There has been intense interest in re-entrance and coexistence in ternary rare earth magnetic superconductors of the form RE Rh/sub 4/B/sub 4/. Of particular interest in this investigation is the effect of the superconducting state on the RKKY (Yosida, 1957) coupling between RE ions. Since one expects the conduction electron spin susceptibility chi/sup e/(q) to be cut off for q < 1/xi in the superconducting state, a depression f the RKKY coupling should follow. Such an effect would both depress the magnetic ordering temperature and result in slower relaxation rates tau/sub m//sup -1/ for the RE moments in the superconducting state. This paper reports on the spin dynamics of the RE ions using the /sup 11/B nuclear magnetic relaxation rate T/sub 1//sup -1/ in dilute Y/sub 1-x/RE/sub x/Rh/sub 4/B/sub 4/ (RE = Gd and Er).

Kumagai, K.; Fradin, F.Y.

1982-06-01T23:59:59.000Z

260

UV-Continuum Slopes of >4000 z~4-8 Galaxies from the HUDF/XDF, HUDF09, ERS, CANDELS-South, and CANDELS-North Fields  

E-Print Network (OSTI)

We measure the UV-continuum slope beta for over 4000 high-redshift galaxies over a wide range of redshifts z~4-8 and luminosities from the HST HUDF/XDF, HUDF09-1, HUDF09-2, ERS, CANDELS-N, and CANDELS-S data sets. Our new beta results reach very faint levels at z~4 (-15.5 mag: 0.006 L*(z=3)), z~5 (-16.5 mag: 0.014L*(z=3)), and z~6 and z~7 (-17 mag: 0.025 L*(z=3)). Inconsistencies between previous studies led us to conduct a comprehensive review of systematic errors and develop a new technique for measuring beta that is robust against biases that arise from the impact of noise. We demonstrate, by object-by-object comparisons, that all previous studies, including our own and those done on the latest HUDF12 dataset, suffer from small systematic errors in beta. We find that after correcting for the systematic errors (typically d(beta) ~0.1-0.2) all beta results at z~7 from different groups are in excellent agreement. The mean beta we measure for faint (-18 mag: 0.1L*(z=3)) z~4, z~5, z~6, and z~7 galaxies is -2.03...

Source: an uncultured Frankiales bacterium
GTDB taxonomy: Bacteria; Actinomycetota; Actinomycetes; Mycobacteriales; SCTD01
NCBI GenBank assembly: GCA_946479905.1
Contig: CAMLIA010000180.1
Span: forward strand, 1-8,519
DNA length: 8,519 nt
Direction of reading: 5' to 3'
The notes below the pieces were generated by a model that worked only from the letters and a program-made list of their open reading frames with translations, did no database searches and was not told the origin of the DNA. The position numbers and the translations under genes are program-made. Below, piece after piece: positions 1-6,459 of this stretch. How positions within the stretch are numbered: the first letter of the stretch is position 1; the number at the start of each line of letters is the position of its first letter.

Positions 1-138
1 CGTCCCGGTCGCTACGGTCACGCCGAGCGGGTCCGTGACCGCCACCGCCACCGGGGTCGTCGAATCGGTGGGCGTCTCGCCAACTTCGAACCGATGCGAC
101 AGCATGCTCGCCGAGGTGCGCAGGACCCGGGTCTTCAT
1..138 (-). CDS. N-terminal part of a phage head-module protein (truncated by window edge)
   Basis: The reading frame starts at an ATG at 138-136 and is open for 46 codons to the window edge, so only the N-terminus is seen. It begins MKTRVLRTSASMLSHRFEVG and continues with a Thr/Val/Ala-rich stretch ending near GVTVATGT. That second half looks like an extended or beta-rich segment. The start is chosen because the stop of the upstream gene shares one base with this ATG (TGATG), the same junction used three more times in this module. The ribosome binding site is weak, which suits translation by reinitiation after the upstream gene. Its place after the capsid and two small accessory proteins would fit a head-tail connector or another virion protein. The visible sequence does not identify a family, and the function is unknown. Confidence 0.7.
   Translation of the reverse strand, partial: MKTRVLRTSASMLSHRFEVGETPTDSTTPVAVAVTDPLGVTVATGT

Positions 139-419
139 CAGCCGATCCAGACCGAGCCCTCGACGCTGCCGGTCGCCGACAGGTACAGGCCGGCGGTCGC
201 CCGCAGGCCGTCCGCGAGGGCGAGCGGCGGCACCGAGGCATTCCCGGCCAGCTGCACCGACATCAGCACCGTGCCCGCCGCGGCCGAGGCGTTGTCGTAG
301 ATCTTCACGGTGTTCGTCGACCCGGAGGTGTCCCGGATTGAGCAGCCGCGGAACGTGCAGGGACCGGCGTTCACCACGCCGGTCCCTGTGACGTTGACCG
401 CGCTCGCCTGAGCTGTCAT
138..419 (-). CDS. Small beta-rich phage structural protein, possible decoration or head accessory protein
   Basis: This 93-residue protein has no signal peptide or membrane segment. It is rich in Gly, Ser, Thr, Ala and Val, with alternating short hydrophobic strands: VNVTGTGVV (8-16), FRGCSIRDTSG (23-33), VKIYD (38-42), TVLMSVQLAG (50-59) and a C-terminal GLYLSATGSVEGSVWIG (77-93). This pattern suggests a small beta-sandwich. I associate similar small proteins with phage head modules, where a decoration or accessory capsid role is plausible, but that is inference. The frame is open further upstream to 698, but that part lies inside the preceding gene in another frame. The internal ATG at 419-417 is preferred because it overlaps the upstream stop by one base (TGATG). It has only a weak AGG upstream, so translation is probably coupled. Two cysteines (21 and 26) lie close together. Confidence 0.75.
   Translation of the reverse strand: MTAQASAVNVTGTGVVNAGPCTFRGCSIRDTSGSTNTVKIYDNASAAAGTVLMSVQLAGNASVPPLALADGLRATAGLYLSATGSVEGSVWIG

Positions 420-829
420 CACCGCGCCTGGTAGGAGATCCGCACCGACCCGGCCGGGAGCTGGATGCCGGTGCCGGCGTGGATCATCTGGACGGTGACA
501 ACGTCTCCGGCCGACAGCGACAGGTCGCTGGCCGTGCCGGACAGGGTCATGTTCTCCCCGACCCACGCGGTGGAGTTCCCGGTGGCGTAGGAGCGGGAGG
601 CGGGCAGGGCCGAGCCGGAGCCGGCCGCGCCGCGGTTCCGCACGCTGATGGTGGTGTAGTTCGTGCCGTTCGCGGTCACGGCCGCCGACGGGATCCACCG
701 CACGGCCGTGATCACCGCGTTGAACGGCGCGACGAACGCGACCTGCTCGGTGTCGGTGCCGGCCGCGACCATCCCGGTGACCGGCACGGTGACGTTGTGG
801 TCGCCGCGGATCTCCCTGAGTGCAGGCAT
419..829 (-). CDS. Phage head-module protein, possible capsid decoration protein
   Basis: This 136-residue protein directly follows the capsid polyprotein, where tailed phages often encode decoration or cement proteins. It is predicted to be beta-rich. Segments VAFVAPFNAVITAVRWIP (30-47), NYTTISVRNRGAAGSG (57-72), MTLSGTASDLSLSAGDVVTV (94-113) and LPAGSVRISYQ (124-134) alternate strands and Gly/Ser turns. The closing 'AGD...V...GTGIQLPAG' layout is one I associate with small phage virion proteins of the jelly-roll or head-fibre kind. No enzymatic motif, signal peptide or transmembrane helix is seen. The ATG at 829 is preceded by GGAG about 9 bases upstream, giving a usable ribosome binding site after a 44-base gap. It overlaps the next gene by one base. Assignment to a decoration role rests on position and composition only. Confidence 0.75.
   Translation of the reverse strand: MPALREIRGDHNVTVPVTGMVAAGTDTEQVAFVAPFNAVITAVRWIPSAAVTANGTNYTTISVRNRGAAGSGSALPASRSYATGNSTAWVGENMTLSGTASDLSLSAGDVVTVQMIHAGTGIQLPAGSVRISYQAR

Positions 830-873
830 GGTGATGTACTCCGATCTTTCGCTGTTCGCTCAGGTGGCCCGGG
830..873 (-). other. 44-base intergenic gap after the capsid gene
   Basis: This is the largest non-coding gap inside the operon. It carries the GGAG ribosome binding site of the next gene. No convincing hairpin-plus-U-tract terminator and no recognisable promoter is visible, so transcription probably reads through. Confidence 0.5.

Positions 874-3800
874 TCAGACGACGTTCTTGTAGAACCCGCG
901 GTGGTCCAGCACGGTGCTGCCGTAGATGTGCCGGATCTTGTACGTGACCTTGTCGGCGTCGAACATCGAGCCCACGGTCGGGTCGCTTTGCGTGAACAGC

Bouwens, R J; Oesch, P A; Labbe, I; van Dokkum, P G; Trenti, M; Franx, M; Smit, R; Gonzalez, V; Magee, D

2013-01-01T23:59:59.000Z

Note: This page contains sample records for the topic "aron cent er" from the National Library of EnergyBeta (NLEBeta).
While these samples are representative of the content of NLEBeta,
they are not comprehensive nor are they the most current set.
We encourage you to perform a real-time search of NLEBeta
to obtain the most current and comprehensive results.


261

Analysis of Hydraulic Responses from the ER-6-1 Multiple-Well Aquifer Test, Yucca Flat FY 2004 Testing Program, Nevada Test Site, Nye County, Nevada, Rev. No.: 0  

Science Conference Proceedings (OSTI)

This report documents the interpretation and analysis of the hydraulic data collected for the Fiscal Year (FY) 2004 Multiple-Well Aquifer Test-Tracer Test (MWAT-TT) conducted at the ER-6-1 Well Cluster in Yucca Flat Corrective Action Unit (CAU) 97, on the Nevada Test Site (NTS). The MWAT-TT was performed to investigate CAU-scale groundwater flow and transport processes related to the transport of radionuclides from sources on the NTS through the Lower Carbonate Aquifer (LCA) Hydrostratigraphic Unit (HSU). The ER-6-1 MWAT-TT was planned and executed by contractor participants for the Underground Test Area (UGTA) Project of the Environmental Restoration (ER) program of the U.S. Department of Energy (DOE), National Nuclear Security Administration Nevada Site Office (NNSA/NSO). Participants included Stoller-Navarro Joint Venture (SNJV), the Environmental Engineering Services Contractor; Bechtel Nevada (BN); the Desert Research Institute (DRI); Los Alamos National Laboratory; and the University of Nevada, Las Vegas-Harry Reid Center. The SNJV team consists of the S.M. Stoller Corporation, Navarro Research and Engineering, Battelle Memorial Institute, INTERA Inc., and Weston Solutions, Inc. The MWAT-TT was implemented according to the ''Underground Test Area Project, ER-6-1 Multi-Well Aquifer Test - Tracer Test Plan'' (SNJV, 2004a) issued in April 2004. The objective of the aquifer test was to determine flow processes and local hydraulic properties for the LCA through long-term constant-rate pumping at the well cluster. This objective was to be achieved in conjunction with detailed sampling of the composite tracer breakthrough at the pumping well, as well as with depth-specific sampling and logging at multiple wells, to provide information for the depth-discrete analysis of formation hydraulic properties, particularly with regard to fracture properties.

Greg Ruskauff

2005-06-01T23:59:59.000Z

262

miller-er-99.PDF  

NLE Websites -- All DOE Office Websites (Extended Search)